Volume 43 No3 2002
Pathology in Britain
St Bartholomew’s Hospital is the oldest hospital in London. It was founded in 1123 by an Augustinian friar at Smithfield close to the present St Paul’s Cathedral. In 1546 Henry VIII took over the hospital and gave it to the City of London.
An entrance gate was erected in commemoration of Henry VIII and is still called the Henry VIIIth Gate (Figs 1&2). Some of their early famous physicians were William Harvey (1578 – 1657). He studied anatomy in Padua and, on his return to London, he demonstrated the circulation of the blood. (Fig 3).
Above: Fig 1 - Henry VIIIth Gate
Fig 2 - Inside the Victorian-architecture type museum with glass roofing panels to provide light.
Fig 3 - William Harvey and the front cover of his book “The Circulation of the Blood” .
Fig 4 - Percival Pott
Fig 5 - Vertical section through the lumbar vertebrae in a patient with Tuberculosis of the vertebral bodies. The collapse of the anterior portions of the vertebral bodies is characteristic of what is called Pott’s Fracture of the Spine.
One of his original specimens is preserved in the Pathology Museum of the hospital. He also described the Squamous Cell Carcinoma of the scrotum (Fig 6) which occurred in chimney sweeps – men whose job it was to clean the soot and other residue from the chimneys and fireplaces in the houses in London (Fig 7).
Fig 6 - Specimen of squamous cell carcinoma of the scrotum recognised as an occupational disease of chimney sweeps by Percival Pott.
Fig 7 - Old fashioned chimneys (chimney pots) from coal-fired fireplaces in central London
In those days the fires burned coal. He also described a similar cancer on the hands of gardeners who spread the residue from the London gardens (Fig 8).
Fig 8 - Squamous cell carcinoma of the hand of a gardener who spread the sweepings from fireplaces and chimneys on the gardens in London.
He said this was an occupational disease and postulated that the cancer was caused by an ingredient in the residue from the burning coal. This hypothesis was confirmed nearly 200 years later by Katsusaburo Yamagiwa (Fig 9) in Tokyo University.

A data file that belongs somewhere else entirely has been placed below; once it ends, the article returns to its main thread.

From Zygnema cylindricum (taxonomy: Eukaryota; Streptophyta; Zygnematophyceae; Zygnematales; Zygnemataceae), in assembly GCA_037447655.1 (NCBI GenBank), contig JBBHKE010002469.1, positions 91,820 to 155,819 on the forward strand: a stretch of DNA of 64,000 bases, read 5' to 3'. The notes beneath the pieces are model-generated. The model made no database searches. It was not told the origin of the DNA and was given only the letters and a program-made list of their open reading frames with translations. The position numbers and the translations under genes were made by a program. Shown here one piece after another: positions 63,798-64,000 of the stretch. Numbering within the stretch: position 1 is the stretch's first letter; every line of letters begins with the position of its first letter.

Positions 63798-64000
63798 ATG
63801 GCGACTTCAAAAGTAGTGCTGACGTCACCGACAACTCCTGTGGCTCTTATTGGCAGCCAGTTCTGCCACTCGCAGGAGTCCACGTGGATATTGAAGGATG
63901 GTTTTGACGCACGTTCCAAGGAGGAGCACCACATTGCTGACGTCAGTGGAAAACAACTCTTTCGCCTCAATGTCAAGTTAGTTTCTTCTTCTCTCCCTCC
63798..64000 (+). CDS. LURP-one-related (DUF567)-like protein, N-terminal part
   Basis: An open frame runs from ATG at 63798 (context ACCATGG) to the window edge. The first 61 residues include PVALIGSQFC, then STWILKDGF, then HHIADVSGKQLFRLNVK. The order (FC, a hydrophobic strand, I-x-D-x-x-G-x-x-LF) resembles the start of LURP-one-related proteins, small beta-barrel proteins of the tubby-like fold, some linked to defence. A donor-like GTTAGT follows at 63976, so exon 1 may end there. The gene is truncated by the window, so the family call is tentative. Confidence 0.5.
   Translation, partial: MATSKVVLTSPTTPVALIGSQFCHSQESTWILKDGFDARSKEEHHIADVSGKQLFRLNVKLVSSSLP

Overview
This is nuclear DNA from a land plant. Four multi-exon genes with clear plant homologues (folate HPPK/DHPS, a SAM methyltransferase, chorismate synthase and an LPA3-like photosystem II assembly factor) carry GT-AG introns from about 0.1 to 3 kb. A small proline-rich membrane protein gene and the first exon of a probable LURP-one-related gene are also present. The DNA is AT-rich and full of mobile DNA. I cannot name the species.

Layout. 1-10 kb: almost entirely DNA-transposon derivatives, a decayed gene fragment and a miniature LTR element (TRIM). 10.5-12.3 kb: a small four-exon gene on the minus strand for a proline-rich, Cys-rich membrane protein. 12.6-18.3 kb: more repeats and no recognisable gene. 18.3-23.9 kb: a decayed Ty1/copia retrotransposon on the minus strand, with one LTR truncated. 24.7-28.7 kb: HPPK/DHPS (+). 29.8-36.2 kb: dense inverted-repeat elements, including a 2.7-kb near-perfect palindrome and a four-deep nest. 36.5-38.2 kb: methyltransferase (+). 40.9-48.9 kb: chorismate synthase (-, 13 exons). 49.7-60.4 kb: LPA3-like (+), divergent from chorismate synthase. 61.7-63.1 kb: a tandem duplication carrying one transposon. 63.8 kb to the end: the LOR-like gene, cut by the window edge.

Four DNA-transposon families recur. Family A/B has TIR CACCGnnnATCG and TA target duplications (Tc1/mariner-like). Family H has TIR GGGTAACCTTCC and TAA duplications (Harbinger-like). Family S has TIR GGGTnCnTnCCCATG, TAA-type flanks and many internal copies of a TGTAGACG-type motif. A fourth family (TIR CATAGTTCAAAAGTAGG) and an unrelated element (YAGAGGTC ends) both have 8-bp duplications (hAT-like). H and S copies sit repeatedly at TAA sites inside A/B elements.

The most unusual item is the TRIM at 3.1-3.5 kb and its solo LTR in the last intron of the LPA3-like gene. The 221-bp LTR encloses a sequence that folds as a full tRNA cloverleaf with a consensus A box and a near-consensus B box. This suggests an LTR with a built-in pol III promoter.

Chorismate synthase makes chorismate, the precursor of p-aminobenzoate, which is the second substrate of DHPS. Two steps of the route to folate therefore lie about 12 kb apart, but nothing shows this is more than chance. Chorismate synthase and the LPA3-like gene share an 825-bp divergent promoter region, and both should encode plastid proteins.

He produced Squamous Cell Carcinoma in the ears of rabbits by painting coal tar on their ears daily for 660 days. (Fig 10).
Fig 9 - Katsusabura Yamagiwa, Second Professor of Pathology, Tokyo University.
Fig 10 - Rabbit’s ear with squamous cell carcinoma induced by the continued application of coal tar to the surface. This was experimental proof of Potts’ hypothesis of 200 years previously.
John Hunter (1728 – 1793) was a surgeon at St Bartholomew’s Hospital. His Anatomy and Pathology Museum are housed at the Royal College of Surgeons, London. They were illustrated in News Bulletin 1/2002.
James Paget (1814 – 1899) (Fig 11) trained at St Bartholomew’s and later became a leading surgeon. He could not afford the fee to be apprenticed to a surgeon, so he joined the physician training program which was free. He then joined the Pathology Department at St Bartholomew’s and exhibited so much skill and dedication to work that he was allowed to sit for the examinations to become a Fellow of the College of Surgeons. He is famous for his description of Paget’s Disease of Bone and Paget’s Disease of the Nipple. In the Museum there is a display which demonstrates the features of the first case of Paget’s Disease. (Fig 12).
Fig 11 - James Paget
Fig 12 Display of the first case of Paget’s Disease of Bone from a male aged 65 at the time of his death. The hats in the centre of the display demonstrate the increase in size of his skull. The photograph shows the characteristic deformities and the bones show the characteristic thickening seen in this disease.
[Photographs published with permission from Professor Sir Colin Berry, Barts and the London Medical School, and Professor Rikuo Machinami, Tokyo University]
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